Honest disclosure: if I could redesign a city, every street would become a park.
If there is one thing I learned during my time thus far in Boston, is that Bostonians love their parks. And that is no surprise; between Olmsted’s Emerald Necklace, the historic Boston Commons, and the Greenway, there is no shortage of urban oasis in Boston!
I have always found the Greenway particularly interesting; the project bridges between urban rejuvenation and cultural restoration. I had the absolute pleasure this week to meet Keelin Caldwell, an Associate Director of Programs with the Rose Fitzgerald Kennedy Greenway Conservancy, and join her on a tour of the Greenway to learn a little bit more about its history and its future. We began the tour in Chinatown and made our way north, stopping here and there to admire sites and cool off in the shade. Many of the facts that Keelin shared with us surprised me: the Greenway hosts over 400 events each year and that it has been instrumental in the revival of food trucks in the city. Compared to other park projects in the last few decades, the Greenway leads the way using a 50-50 funding model between public and non-profit sources. The R.F.K. Greenway oversees the development, maintenance, and governance of the Greenway, but the city supports the Conservancy. I love how the Greenway is designed to accommodate the needs of casual, spontaneous use. Little things, like moveable furniture, are often avoided in parks because of the risk of misuse or theft; however, the furniture on the Greenway allows visitors to create their own experience of the place. Keelin also talked about how since the Greenway opened, it has been coined the happiest place in Boston. I totally agree. The Greenway hosts an impressive collection of horticultural variety; I was taken back by how well many of the large trees and plantings were adapted to a human-environment. Unlike a traditional park, the Greenway’s plants root into a highly engineered ground, because it sits above the tunnel.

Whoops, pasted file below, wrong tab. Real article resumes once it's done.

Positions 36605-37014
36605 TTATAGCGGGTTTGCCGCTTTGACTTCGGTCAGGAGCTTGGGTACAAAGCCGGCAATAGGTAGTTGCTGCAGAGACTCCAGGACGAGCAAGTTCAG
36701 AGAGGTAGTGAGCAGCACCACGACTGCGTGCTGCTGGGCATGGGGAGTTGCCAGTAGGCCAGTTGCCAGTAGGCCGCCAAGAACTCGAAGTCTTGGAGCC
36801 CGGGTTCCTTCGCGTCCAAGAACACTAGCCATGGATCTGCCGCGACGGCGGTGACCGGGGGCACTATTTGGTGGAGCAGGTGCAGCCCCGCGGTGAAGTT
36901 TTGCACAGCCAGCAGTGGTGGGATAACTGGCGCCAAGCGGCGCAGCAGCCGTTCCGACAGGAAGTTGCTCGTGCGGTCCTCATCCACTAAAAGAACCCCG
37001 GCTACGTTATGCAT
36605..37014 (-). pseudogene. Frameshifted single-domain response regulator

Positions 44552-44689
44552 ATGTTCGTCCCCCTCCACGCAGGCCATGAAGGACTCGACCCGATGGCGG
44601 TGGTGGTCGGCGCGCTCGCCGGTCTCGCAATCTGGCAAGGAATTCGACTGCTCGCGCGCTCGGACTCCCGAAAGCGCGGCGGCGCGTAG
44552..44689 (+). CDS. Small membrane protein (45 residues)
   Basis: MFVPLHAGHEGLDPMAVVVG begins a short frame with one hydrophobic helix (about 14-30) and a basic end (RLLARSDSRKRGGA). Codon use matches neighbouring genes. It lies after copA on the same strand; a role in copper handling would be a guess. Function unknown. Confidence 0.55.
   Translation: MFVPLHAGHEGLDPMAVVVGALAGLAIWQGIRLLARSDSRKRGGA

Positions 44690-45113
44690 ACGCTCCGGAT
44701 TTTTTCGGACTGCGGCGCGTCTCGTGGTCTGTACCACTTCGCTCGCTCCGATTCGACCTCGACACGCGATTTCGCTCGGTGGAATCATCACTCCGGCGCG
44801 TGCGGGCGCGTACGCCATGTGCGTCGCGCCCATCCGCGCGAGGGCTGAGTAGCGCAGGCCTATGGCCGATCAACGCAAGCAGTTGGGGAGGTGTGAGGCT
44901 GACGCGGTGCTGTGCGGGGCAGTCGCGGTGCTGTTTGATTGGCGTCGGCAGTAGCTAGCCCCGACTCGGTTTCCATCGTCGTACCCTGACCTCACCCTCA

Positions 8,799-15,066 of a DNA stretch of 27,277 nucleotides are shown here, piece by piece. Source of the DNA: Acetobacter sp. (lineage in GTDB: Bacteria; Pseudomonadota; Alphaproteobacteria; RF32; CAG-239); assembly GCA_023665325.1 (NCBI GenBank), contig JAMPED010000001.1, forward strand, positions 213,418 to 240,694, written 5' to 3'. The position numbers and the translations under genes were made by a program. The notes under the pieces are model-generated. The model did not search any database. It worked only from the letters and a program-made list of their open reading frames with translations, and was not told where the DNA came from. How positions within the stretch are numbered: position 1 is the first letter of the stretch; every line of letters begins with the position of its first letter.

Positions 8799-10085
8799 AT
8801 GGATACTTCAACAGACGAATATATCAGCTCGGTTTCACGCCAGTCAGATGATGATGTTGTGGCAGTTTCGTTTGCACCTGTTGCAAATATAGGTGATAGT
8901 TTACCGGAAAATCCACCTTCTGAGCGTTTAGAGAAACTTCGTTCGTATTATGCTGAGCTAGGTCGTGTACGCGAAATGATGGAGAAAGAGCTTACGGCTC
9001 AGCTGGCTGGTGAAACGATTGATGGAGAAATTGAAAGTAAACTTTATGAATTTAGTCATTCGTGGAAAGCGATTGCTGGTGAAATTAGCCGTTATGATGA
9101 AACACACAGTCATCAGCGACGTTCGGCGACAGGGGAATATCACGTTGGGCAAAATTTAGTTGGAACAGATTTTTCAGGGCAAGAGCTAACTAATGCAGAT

The Greenway’s history did not start so ‘green.’ In fact, it was anything but. Before the linear park existed, the 3.5 miles long swath of the city was divided by an elevated highway (Interstate-93) that was constructed around the 1950s. Similar to many infrastructure projects of that period, cities sought highway project to alleviate road congestion, gentrify older districts, and divide city neighborhoods. When constructed through Boston, Interstate-93 cut through buildings, broke entire neighborhoods from the city downtown, and reconstructed the social space of the city – unfortunately for the worse.